Tuesday, September 4, 2012
Browns LB Maiava finally gets chance to make a difference
AP Photo / Mark Duncan
Cleveland linebacker Kaluka Maiava has had to fill in for injured starters before, but never when the Browns still were playing meaningful games.
The little big man has done this drill before.
It is so much more important this time for Kaluka Maiava to do it well.
In 2009, when Maiava was a rookie Round 4 draft pick, the Browns’ linebacking corps was rocked by a season-ending injury to D’Qwell Jackson. At that point, coordinator Rob Ryan shuffled Maiava into a starting role, but what did it matter? The season was gone. The team was 1-5, on its way to 5-11.
After a knee injury wrecked Maiava’s 2010 season, he had to fight to make the team in 2011. He impressed a new head coach and a new coordinator enough to do so. As in his rookie season, he got the call when a No. 1 linebacker got hurt.
He replaced Scott Fujita for the last five games. But again, what did it matter? The Browns were 4-7 when Fujita went down. There was nothing for anyone to save.
Now it is 2012. Maiava again is starting because a No. 1 went down. But there is a huge difference this time. He is starting at the start.
He is starting with an entire season full of possibilities out there for the Browns.
It might matter this time if the little big man steps up.
Not that anyone expects him to. He’s simply too little. He’s not Clay Matthews, he’s not Brian Cushing, he’s not Rey Maualuga — even though he was every bit as much a starting linebacker at USC as they were in 2008, when the Trojans were monsters, at one point routing Ohio State 35-3.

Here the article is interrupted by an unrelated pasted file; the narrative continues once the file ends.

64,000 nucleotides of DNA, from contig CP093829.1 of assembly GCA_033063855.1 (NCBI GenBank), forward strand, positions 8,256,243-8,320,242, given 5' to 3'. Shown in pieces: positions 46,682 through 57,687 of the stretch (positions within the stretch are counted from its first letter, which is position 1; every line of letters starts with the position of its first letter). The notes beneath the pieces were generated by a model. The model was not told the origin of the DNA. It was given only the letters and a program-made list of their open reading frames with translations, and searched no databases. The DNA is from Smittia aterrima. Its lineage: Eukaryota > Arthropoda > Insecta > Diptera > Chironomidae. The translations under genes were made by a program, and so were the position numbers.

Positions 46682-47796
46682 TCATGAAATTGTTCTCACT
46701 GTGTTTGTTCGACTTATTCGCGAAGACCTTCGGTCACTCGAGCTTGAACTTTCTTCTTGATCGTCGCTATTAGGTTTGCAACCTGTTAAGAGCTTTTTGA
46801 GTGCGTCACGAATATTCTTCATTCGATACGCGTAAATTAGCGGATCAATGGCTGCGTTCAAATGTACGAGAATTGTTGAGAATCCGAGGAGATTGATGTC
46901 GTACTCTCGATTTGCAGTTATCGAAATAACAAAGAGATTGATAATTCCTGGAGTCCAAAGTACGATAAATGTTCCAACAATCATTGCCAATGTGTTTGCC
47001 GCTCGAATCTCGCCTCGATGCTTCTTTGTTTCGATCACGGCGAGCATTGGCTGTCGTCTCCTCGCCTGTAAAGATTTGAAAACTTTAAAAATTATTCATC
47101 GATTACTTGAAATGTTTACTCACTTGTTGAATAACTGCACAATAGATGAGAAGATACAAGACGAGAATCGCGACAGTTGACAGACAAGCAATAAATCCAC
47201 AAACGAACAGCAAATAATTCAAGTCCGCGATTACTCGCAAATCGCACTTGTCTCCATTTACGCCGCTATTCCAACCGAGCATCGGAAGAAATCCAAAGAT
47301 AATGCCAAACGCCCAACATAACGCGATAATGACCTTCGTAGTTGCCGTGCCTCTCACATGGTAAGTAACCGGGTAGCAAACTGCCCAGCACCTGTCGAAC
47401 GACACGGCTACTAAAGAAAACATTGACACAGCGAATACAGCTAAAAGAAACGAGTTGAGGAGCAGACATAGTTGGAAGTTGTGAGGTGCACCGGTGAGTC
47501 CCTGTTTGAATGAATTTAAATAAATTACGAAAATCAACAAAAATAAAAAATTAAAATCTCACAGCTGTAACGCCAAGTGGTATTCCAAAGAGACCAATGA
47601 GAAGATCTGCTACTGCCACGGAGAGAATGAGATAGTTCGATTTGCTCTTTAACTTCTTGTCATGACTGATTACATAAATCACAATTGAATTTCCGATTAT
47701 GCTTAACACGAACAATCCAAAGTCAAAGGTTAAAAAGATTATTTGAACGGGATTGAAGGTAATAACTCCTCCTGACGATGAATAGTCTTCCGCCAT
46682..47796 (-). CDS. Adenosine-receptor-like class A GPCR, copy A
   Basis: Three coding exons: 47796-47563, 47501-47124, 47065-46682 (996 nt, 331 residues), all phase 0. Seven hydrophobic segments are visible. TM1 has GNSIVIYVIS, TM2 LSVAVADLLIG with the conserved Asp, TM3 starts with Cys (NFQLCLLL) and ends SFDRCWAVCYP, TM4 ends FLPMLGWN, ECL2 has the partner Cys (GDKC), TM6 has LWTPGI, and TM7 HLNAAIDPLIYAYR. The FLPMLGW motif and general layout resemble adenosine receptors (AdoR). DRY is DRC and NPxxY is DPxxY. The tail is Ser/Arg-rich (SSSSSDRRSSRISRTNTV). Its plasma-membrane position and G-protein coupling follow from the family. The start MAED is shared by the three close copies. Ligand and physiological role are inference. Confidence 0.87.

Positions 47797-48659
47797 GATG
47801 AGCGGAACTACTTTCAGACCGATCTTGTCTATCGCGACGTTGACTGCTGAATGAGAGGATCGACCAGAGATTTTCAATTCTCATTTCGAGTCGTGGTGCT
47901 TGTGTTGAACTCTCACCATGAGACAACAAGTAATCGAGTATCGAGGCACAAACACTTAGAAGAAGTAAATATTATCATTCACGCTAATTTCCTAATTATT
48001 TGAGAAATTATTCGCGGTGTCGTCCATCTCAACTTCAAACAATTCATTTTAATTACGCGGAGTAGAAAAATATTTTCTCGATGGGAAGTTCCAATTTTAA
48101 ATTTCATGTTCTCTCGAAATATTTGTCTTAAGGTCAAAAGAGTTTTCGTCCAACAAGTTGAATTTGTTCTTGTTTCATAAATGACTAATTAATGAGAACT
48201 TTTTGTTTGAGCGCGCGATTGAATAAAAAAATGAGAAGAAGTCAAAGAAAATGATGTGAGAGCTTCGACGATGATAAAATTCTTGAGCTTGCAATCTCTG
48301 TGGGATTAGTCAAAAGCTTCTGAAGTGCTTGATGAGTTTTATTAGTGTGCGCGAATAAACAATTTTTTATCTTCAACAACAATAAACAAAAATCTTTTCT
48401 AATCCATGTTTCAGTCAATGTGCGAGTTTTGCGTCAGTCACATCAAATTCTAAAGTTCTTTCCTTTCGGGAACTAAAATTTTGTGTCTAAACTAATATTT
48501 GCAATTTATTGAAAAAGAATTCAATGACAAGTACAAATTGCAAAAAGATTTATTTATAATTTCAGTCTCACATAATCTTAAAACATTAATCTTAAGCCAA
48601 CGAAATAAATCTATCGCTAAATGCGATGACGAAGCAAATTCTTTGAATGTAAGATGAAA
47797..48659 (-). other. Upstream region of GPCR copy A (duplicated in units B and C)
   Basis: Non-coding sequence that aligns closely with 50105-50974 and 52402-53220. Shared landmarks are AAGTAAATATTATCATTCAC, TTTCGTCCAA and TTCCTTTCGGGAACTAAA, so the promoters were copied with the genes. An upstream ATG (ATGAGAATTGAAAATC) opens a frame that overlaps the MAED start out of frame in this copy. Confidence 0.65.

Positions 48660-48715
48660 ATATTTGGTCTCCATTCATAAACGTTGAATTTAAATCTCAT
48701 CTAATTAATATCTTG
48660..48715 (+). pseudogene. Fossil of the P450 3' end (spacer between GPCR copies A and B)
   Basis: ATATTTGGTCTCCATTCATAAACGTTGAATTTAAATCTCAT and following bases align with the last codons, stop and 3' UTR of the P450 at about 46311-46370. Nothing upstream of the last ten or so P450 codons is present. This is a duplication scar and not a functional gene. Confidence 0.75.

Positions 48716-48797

Maiava was greatly appreciated at USC, but not so much outside the inner circle. When he first came to the Browns, in the public eye, he was a cute story ... a kid from Maui who used to hunt wild boars with his bare hands.
That story went away, and as time went on, he was just a little backup linebacker on teams that went nowhere.
“Last year, I kind of filled in when Fujita went down,” Maiava says. “I’ve always been in the backup role.
“I’m always ready when the coaches call my number.
“Obviously, I want to play more than just a backup role. I’m ready for the responsibility.”
A certain AFC North rival was suspicious as to how ready Maiava was when he was an injury-replacement starter last year.
“They ran like 40,000 leads at me,” Maiava said. “I’m sure they saw me as a backup guy, a smaller guy they were going to test.
“We lost, but it definitely proved myself to my teammates ... showed my toughness.”
At 5-foot-11, 230 pounds, Maiava is playing on the outside in a 4-3 front. He must prove he is stout enough to stand up against power running games and cagey enough to cover fast tight ends half a foot taller than him. He’s fast. He has that going for him.
“Everybody brings up my size,” Maiava said. “I’ve been 5-11 since high school. That’s not going to change. I’m not going to get a five-inch growth spurt anytime soon.”
Perhaps a knowledge spurt will help. Last year, he had to impress new defensive coordinator Dick Jauron on the fly, since the offseason got swallowed by a lockout.
“I have a better understanding of the playbook now,” he said. “Having been around the guys a lot this year really helps.
“I’m as healthy as I’ve been. I feel good.”
Given Maiava’s longevity with the team — only five Browns have stuck around longer — Ohio is starting to feel like home. Just as he never will be 6-foot-5, though, Cleveland never will be Maui.
“I went home to Maui after last season,” he said. “I was training the whole time. Beach runs. Early in the morning.
“I definitely enjoyed myself in my off time, but I also got some work done.
“I lost some weight. I feel lighter. I feel quicker. I feel a lot better. This is the best I felt since coming out of college.”
It’s a perfect time than. He’s starting in the opener against the Eagles.
Is he glad for that? Dumb question.
“Who comes in the league wanting to be a backup?” he said.